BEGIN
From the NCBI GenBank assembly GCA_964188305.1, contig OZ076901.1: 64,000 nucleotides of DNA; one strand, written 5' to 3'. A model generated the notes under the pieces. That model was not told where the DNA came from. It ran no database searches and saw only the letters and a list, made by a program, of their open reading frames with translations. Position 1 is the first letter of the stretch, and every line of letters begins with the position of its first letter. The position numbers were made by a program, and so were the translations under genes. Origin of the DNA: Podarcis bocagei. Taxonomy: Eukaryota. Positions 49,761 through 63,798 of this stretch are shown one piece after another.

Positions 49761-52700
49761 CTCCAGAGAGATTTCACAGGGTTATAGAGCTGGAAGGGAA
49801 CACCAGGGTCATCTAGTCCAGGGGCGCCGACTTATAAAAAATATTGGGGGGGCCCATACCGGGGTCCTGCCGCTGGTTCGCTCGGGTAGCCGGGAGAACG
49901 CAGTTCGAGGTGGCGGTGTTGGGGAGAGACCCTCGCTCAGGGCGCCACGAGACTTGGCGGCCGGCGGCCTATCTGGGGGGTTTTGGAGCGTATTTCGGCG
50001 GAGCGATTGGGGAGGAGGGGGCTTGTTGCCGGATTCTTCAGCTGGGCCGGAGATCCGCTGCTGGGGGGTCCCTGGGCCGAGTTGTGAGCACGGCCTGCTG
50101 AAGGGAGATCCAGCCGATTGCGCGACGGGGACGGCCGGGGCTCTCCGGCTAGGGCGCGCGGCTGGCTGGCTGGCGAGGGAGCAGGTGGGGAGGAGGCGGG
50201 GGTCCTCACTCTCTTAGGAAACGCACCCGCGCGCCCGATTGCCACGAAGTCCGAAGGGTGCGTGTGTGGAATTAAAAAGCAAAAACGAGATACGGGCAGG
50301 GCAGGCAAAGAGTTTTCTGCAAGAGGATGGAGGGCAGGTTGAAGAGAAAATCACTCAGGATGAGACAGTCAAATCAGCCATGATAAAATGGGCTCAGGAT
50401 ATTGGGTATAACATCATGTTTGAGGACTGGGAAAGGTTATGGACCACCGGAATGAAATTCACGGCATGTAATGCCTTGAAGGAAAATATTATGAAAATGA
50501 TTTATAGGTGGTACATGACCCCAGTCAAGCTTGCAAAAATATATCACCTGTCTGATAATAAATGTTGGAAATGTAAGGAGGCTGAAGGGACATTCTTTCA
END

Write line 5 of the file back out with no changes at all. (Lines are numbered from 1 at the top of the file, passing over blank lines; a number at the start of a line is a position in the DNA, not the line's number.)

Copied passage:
49901 CAGTTCGAGGTGGCGGTGTTGGGGAGAGACCCTCGCTCAGGGCGCCACGAGACTTGGCGGCCGGCGGCCTATCTGGGGGGTTTTGGAGCGTATTTCGGCG